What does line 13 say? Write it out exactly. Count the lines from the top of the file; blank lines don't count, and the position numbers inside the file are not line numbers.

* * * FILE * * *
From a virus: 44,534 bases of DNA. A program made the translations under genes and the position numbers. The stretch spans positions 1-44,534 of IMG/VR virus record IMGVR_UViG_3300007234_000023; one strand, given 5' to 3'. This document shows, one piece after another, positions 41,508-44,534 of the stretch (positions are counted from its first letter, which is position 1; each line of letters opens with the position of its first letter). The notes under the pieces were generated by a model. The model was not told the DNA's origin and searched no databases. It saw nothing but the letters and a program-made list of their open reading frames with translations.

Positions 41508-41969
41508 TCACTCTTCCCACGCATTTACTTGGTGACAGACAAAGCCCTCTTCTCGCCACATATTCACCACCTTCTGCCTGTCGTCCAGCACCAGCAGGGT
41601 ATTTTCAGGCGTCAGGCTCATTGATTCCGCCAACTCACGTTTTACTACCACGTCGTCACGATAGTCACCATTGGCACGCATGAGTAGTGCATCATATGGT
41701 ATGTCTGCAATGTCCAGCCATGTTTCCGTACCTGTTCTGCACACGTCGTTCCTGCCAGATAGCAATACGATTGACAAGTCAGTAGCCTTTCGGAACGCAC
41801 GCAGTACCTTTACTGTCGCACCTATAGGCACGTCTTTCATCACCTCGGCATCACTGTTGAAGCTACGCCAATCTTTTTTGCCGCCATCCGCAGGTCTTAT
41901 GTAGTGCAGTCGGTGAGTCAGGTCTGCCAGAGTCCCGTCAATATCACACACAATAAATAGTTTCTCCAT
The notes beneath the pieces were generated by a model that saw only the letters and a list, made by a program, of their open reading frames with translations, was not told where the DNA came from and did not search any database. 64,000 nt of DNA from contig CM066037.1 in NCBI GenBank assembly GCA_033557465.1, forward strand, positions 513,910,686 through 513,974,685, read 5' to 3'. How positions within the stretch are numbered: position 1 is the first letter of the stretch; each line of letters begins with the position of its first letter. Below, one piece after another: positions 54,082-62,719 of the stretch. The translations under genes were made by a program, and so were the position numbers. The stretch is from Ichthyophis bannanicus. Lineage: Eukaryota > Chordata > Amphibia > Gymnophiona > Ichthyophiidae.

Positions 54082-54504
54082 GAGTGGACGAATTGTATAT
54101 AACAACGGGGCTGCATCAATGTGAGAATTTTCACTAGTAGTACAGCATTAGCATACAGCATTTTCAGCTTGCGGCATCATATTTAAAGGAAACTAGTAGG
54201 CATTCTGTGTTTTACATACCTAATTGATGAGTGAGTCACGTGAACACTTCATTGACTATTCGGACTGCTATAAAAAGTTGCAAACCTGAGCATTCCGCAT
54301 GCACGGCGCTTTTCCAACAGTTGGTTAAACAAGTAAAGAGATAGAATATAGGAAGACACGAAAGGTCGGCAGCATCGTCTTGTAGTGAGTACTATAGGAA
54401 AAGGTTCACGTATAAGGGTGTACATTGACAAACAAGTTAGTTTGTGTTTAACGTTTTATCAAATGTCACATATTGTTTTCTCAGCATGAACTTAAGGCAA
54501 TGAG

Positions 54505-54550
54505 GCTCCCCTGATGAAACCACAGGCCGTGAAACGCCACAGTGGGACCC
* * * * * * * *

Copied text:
54301 GCACGGCGCTTTTCCAACAGTTGGTTAAACAAGTAAAGAGATAGAATATAGGAAGACACGAAAGGTCGGCAGCATCGTCTTGTAGTGAGTACTATAGGAA